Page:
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南都における戒律復興運動初期の動向=The Early Movements for the Restoration of the Precepts in Nara during the Late Heian Period
Author 蓑輪顕量
Source インド哲学仏教学研究=インド テツガク ブッキョウガク ケンキュウ=Studies of Indian Philosophy and Buddhism, Tokyo University
Pages71 - 84
Publisher東京大学インド哲学仏教学研究室=Dpt. Of Indian Philosophy and Buddhist Studies, Tokyo University
Publisher Url
Location東京, 日本 [Tokyo, Japan]
Content type期刊論文=Journal Article
AbstractAfter the approval of the Hieizan Daijōkai(比叡山大乗戒) by the Imperial court, it seems that there arose much criticism of it from monks of the schools in Nara (奈良). It is remarkable that, from the early to the late Heian period, especially just before Kakujo (覚盛)(1194-1249), famous monks in Nara such as Kakuju (覚樹)(1081-1139), Jippan (実範)(?-1144), Onkaku (恩覚)(?-?), Zōshun (蔵俊)(1104-1180) and Jōkei (貞慶)(1155-1213) all disagreed with the idea that it was possible for a novice to gain the status of a monk by receiving the sanjujōkai (三聚浄戒), or the three ideals of a bodhisattva initiation, i.e., keeping all precepts, practicing all virtuous deeds, and granting mercy to all sentient beings. We know of their disagreement from the Bosatsukai tsuju kengi shō (菩薩戒通受遣疑鈔) written by Kakujō and other works by the monks mentioned above. It is known that the monks in Nara did not recognize the three ideals of a bodhisattva initiation as a higher ordination but as a bodhisattva ordination. They insisted that a higher status of ordination could derive only from receiving the upasampadā in the form of the j?apticaturthakarman, or byakushikonma (白四羯磨). In particular, Onkaku wrote very important works such as the Nanboku kairitsu shōretsu kengi kōshin shō (南北戒律勝劣遣疑興真章), which is lost, and the extant ?wa shūron ki narabi ni Onkaku sōjō (応和宗論記並恩覚奏状). We know from the latter that he was strongly opposed the Hieizan Daijōkai. He is said to have been a monk at the Hosshōji (法勝寺) temple, which was built by the cloistered Emperor Shirakawa in the late Heian period. Many monks came both from Nara and from Hieizan to study at Hosshōji and Onkaku is said to have stood at the head of the monks of the temple. Jōkei was also against the Hieizan Daijōkai. It is known from the Shinyō shō (必要鈔) that he thought that the status of a bodhisattva was gained from the ordination of the bodhisattva precepts and that the status of a monk derived from the jñapticaturthakarman. He wrote the Kairitsu kōgyō gansho (戒律興行願書) and built the Jōki-in (常喜院) at Kōfukuji (興福寺) temple for the study of the precepts. From these facts, we must evaluate the idea of Kakujō that it was possible to gain the status of a monk by receiving the three ideals of a bodhisattva. Concerning the ordination's style, it is quite similar to that of the Hieizan Daijōkai, but it was very different in content because he said that one could get a Mahāyāna upasampadā by receiving the three ideals of a bodhisattva ordination. He called the procedure tsūju konma (通受羯磨). It is possible to say that Kakujō was one of the most important monks involved in the doctrinal changes which occurred in the movement for the restoration of the precepts in Nara in the middle ages.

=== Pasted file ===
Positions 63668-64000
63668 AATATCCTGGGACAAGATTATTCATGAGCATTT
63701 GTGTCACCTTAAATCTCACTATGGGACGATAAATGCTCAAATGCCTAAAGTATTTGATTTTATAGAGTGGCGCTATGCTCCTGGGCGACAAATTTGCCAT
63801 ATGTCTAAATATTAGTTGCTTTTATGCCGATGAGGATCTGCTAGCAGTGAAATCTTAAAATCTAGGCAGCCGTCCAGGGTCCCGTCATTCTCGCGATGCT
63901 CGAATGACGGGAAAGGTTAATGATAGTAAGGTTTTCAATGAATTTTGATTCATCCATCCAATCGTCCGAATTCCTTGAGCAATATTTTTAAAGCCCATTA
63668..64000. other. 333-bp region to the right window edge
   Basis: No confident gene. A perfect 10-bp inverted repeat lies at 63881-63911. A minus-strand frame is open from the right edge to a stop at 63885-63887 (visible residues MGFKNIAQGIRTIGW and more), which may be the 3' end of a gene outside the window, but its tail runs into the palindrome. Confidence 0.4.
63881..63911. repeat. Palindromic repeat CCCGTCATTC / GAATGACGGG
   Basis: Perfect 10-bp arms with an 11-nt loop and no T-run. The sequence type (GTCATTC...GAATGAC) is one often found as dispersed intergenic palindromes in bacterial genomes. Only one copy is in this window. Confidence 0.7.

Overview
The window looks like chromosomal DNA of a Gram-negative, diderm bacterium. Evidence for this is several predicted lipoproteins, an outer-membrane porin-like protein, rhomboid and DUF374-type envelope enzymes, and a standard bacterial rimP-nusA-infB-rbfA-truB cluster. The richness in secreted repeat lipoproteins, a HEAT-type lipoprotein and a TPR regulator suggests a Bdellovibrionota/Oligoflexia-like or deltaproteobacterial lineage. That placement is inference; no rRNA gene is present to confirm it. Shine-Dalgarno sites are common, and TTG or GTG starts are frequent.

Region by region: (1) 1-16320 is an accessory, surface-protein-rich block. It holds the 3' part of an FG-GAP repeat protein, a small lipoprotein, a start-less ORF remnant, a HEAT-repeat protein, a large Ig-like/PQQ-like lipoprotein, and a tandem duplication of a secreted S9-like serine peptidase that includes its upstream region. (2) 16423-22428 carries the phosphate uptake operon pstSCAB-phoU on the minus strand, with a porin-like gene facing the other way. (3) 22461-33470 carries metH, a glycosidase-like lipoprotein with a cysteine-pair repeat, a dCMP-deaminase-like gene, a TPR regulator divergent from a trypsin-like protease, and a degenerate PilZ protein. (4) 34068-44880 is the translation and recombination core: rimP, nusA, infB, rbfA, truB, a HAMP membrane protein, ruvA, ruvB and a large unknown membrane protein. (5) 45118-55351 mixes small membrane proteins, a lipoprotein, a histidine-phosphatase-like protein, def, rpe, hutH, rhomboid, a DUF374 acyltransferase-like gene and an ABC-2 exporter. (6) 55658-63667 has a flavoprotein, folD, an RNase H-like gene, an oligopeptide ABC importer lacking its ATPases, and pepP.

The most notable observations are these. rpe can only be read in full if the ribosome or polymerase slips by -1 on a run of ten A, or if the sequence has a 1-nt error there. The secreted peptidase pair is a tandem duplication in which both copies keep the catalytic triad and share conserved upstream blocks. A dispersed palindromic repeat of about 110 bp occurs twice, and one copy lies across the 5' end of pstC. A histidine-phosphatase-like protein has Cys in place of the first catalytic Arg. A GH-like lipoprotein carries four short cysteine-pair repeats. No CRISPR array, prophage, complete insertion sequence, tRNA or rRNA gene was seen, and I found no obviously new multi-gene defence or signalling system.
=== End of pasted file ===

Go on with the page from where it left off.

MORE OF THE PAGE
ISSN09197907 (P)
Created date2008.11.25
Modified date2021.08.31

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